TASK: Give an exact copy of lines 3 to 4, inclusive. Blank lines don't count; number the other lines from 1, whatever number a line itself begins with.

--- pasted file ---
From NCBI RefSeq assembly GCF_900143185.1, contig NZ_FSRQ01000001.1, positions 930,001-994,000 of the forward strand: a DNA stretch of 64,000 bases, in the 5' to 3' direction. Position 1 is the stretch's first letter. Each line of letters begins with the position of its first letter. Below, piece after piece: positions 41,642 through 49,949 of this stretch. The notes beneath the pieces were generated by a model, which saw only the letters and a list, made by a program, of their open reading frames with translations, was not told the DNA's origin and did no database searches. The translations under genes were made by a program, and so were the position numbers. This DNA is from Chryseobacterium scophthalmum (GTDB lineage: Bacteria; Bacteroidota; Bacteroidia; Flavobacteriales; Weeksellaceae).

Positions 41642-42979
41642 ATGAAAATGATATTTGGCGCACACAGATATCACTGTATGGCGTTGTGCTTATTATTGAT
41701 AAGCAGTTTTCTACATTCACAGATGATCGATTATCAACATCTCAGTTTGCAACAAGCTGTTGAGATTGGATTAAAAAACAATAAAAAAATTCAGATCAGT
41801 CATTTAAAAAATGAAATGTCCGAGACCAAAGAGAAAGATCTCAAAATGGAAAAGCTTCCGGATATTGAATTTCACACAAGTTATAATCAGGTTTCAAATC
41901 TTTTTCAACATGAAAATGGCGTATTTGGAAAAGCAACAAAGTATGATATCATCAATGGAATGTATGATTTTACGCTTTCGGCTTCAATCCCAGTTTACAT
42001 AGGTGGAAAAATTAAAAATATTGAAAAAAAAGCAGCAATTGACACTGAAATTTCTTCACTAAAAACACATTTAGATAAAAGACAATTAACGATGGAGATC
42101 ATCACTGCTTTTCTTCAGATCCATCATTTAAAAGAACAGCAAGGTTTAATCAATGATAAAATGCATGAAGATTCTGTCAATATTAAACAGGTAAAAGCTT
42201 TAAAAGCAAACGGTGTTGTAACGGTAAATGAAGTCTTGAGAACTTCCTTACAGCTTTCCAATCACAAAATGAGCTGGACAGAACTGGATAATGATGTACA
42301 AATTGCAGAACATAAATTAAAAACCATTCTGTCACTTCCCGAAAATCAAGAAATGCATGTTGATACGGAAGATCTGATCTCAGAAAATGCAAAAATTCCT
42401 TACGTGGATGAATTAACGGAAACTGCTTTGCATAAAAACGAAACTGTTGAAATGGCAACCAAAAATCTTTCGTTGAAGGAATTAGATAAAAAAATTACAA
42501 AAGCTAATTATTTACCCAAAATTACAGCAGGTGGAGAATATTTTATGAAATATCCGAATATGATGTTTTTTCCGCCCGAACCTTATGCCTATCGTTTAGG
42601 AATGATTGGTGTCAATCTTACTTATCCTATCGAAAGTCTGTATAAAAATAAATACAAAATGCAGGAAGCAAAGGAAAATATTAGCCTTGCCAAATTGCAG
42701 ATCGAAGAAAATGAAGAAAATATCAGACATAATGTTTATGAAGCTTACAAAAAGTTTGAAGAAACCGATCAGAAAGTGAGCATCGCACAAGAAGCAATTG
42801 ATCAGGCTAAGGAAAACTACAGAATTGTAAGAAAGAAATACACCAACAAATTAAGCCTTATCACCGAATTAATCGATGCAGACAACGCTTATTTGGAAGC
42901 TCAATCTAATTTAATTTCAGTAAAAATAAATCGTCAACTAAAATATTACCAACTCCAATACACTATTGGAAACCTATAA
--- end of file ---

41642 ATGAAAATGATATTTGGCGCACACAGATATCACTGTATGGCGTTGTGCTTATTATTGAT
41701 AAGCAGTTTTCTACATTCACAGATGATCGATTATCAACATCTCAGTTTGCAACAAGCTGTTGAGATTGGATTAAAAAACAATAAAAAAATTCAGATCAGT